4. Imaginative planets. There’s no denying that the locations and scenery on Naboo are stunning.  Geonosis had the interesting hive of swarming bugs as a planet, and most of the scenes took place within the hive of the Geonosians, with the exception of final battle.    I felt like we really got to dive into Coruscant with the Zam Wesell chase scene that culminated in the underground nightclub.  We got to see the life of an average civilian with the Dexter Jettster diner scene.  As a whole, the film brought us to new planets that were multi-layered and showed us more depth than we had seen before.

3. Sound effects. This plays into my #6 reason, but at a larger level.  You could argue that the sound effects in every Star Wars movie are amazing, and they are, but I’m not a big sound gal.  Yet every time I watch AOTC, I notice the details of sounds and the minute way the play into the scene at a brilliant level.  Some of my favorites include when Padmé’s ship first flies into the scene (I feel like it sounds different than the other ships), the seismic charge, the sounds of Coruscant in the Zam Wesell chase scene, the Obi-wan/Jango fight, and the final battle.  In this movie, I think the sounds play as an important a role as the visual element. 

2. Padmé’s costumes. Beautiful, so beautiful. I would like to put in a caveat that I am not referring to her stupid white costume during the latter part of the movie that was strategically ripped right at her abs.  The rest of them are stunning though.  Not just the lakeside dress, but her sexy leather dress, her picnic dress, even the ones she wears on Coruscant when Anakin is pouting.  I love her nightgown and scoured the internet until I found one somewhat similar and bought it (note: it’s not very comfortable to sleep in, but I don’t care).  I even like the one on Tatooine that we see so little of that also strategically shows her abs…it has a nice feminine flow to it.  Trisha Beggar should have gotten an Oscar instead of Colleen Atwood for Chicago.  Unfortunately, she didn’t even get nominated for this film which I see as a real shame because it wasn’t just Padmé who had beautiful costumes, the others had a lot of detail in them as well.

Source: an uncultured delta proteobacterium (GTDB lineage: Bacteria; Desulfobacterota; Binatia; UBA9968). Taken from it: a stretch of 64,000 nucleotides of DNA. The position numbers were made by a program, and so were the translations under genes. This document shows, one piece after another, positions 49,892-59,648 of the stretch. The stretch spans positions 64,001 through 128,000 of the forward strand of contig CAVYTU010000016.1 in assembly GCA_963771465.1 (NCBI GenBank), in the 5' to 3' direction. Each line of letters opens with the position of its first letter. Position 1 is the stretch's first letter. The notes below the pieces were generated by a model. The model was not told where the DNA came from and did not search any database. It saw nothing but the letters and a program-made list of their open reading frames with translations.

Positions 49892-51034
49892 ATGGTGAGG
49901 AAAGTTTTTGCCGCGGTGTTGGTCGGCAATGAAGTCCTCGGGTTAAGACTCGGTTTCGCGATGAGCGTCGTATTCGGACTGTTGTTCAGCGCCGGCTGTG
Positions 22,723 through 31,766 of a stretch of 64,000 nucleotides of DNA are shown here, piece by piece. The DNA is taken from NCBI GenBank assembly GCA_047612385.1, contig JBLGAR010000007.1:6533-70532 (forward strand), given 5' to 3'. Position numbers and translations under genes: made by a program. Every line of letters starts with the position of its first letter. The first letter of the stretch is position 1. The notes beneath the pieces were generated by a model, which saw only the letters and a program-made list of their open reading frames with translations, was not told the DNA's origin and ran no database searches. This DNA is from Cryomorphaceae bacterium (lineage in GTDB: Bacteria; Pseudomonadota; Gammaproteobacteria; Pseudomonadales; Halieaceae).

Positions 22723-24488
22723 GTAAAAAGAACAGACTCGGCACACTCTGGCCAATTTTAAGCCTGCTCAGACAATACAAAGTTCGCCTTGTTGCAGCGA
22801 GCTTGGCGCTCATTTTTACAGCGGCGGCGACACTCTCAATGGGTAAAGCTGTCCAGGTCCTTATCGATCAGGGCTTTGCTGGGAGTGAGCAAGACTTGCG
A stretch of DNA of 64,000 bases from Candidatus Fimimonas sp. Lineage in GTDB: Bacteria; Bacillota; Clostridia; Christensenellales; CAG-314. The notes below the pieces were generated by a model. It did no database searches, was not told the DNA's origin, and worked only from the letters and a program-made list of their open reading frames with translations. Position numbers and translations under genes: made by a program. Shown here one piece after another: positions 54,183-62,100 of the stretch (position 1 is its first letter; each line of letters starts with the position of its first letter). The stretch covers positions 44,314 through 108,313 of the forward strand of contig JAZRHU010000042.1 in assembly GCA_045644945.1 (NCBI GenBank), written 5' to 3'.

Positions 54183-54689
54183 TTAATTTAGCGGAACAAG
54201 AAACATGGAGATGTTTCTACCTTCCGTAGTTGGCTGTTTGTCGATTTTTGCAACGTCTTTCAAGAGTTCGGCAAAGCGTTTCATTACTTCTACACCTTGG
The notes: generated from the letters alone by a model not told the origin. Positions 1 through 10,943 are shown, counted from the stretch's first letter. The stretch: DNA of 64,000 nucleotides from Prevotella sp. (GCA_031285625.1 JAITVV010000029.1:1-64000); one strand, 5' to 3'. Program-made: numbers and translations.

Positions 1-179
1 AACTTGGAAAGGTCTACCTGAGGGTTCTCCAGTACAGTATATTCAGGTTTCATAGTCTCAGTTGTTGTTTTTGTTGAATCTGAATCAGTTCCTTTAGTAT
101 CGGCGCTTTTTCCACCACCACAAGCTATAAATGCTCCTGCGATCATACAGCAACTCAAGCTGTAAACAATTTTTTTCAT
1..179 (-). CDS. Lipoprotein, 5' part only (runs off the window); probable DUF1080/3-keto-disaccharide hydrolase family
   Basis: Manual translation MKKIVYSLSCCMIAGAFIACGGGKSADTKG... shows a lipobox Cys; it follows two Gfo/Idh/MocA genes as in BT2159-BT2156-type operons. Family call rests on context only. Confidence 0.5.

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1. Across the Stars. Oh man, oh man, this was really close with #2 but I just couldn’t deny putting it at number one. This is one of the greatest tracks John Williams has ever created and it kills me that it’s not more recognized.  It’s beautiful but tragic all at once – which sums up Padmé and Anakin’s relationship.  Even though logically, if you don’t know the story of Star Wars, the ending of AOTC should be happy (a wedding! True love! Yay!)…from the music you can tell it’s doomed.  There are notes of triumph but it’s so overshadowed by the lower notes of heartbreak.  The harp at the end is just a cherry on top.  The music is poignant, it’s crucial, and it evokes so much emotion from me even when I listen to it 13 years later.  Sometimes I feel like this track makes the whole movie worth it. Bravo, John Williams, bravo.

 

What are your top moments from Attack of the Clones?

Music Makes the Moment

A fun watch for a Monday morning:

It comes from this documentary that I’m working my way through if you want to join me!  I had not heard of this until recently.  Most likely because it was made before I was born. 😉